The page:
Given this week’s CPI report and the softening economic backdrop, we expect a hawkish pause, similar to what the U.S. Federal Reserve delivered last month. In other words, the Bank will remind everyone that the inflation battle is not over and is prepared to raise rates even higher if necessary.
Alberta inflation: Back below the national rate
In Alberta, headline inflation nudged slightly below the national rate in September, where it’s been for all but one month this year (August). At 3.7% y/y, the provincial inflation rate was driven by food, energy, rent, health and personal care. Food prices remain elevated, but are adding less to inflation (5.5% y/y was the lowest increase since December 2021). At the same time, the cost of rent has been picking up, hitting 8.5% y/y growth.
Factory sales stronger
Alberta’s factory revenues were buoyed by a rally in commodity prices in August, but they remained below last year’s heightened levels.
For the second consecutive month, manufacturing sales in Alberta increased, rising 6.0% to $8.7 billion in August. Despite the favourable monthly performance, Alberta’s factory sales remained 4.6% lower so far in 2023 relative to the same eight months of 2022, weighed down by lower prices.
Much needed boost in home construction
Residential construction has struggled to keep pace with record migration this year amid rising interest rates, higher costs and labour shortages. In last week’s Wrap, we pointed to tentative signs of a turnaround in the summer. New September data reinforces this trend: housing starts hit an 8-year high of 49,000 (annualized, seasonally adjusted) in September, driven by multi-units. While this pace is unlikely to sustain, the third quarter rebound supports our forecast for stronger activity heading into next year.
A tighter resale market
As with home construction, the resale market has picked up steam. Housing prices tend to rise when inventories are low (as measured by months of supply), and that’s been the case in recent months (see the chart below). Alberta home prices, as measured by the MLS® composite benchmark, are up 5.8% over the last 12 months. Calgary has been the main driver (+8.2% y/y) with Edmonton lagging (-1.2% y/y).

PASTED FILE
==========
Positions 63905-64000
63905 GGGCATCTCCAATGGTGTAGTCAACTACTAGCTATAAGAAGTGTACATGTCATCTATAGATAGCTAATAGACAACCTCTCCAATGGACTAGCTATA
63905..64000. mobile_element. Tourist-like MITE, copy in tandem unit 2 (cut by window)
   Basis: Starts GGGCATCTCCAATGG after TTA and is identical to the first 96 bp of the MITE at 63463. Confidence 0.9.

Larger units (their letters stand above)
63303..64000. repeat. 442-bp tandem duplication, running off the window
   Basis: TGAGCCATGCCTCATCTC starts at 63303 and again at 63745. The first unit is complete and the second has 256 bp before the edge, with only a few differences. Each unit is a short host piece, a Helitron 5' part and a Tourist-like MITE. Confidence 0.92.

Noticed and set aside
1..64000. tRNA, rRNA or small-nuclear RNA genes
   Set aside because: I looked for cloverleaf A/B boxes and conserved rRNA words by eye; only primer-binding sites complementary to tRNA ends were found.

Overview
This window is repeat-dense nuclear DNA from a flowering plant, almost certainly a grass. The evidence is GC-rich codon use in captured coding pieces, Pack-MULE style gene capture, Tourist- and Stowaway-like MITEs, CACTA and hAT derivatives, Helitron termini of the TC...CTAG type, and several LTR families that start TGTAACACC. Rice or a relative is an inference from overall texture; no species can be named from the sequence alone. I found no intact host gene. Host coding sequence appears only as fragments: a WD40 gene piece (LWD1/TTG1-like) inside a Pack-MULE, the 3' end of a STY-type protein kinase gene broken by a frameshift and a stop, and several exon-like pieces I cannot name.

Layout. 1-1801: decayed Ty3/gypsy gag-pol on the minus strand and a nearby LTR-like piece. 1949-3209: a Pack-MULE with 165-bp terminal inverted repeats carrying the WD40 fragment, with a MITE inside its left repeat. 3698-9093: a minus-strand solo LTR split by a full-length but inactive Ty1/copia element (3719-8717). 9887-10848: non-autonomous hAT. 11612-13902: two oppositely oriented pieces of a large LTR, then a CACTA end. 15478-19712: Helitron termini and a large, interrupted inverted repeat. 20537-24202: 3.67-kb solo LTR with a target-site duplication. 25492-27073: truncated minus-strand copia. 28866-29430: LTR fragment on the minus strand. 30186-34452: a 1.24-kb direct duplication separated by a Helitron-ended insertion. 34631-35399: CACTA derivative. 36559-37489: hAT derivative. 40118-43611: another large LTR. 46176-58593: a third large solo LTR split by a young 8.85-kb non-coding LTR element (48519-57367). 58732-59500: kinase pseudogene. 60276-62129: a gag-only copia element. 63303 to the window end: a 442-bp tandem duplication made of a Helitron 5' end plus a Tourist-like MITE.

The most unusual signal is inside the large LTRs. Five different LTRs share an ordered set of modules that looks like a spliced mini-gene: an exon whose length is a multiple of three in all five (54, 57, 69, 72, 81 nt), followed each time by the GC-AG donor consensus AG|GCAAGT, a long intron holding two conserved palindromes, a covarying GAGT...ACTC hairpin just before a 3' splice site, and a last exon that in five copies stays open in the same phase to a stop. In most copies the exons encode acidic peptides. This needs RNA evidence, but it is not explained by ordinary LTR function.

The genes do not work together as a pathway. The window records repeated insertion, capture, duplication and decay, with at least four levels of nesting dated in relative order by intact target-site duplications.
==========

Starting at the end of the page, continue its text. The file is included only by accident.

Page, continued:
The Bank of Canada influences interest rates by adjusting (or not adjusting) the “target for the overnight rate” (a.k.a. the policy interest rate) on eight fixed dates during the year. There are two rate announcements left in 2023 on October 25 and December 6. The Bank‘s Governing Council publishes a more detailed update four times a year called the Monetary Policy Report or MPR with the fourth and final edition of 2023 coming out next week. The MPR is important because it presents the Bank’s base-case projection for inflation and growth in the Canadian economy as well as its assessment of the risks in play.
Chart of the Week: Alberta housing sales shrug off latest interest rate increase
Canada’s resale market has been ebbing and flowing with interest rates. When the Bank of Canada started tightening in early 2022, home sales fell. When the Bank paused, sales rose again. But when rate hikes resumed in June, Alberta sales kept marching ahead while the rest of Canada shifted into reverse. Why the divergence? Candidates include faster population growth, with record interprovincial migration creating additional demand in the province, and relative affordability compared to more expensive markets.
Answer to the previous trivia question: According to the Canadian Real Estate Association’s MLS® Home Price Index, the seasonally-adjusted benchmark price of a townhouse in Alberta in September was $376,000 compared to $864,400 in British Columbia.
Today’s trivia question: How many non-permanent residents were there in Alberta on July 1, 2023?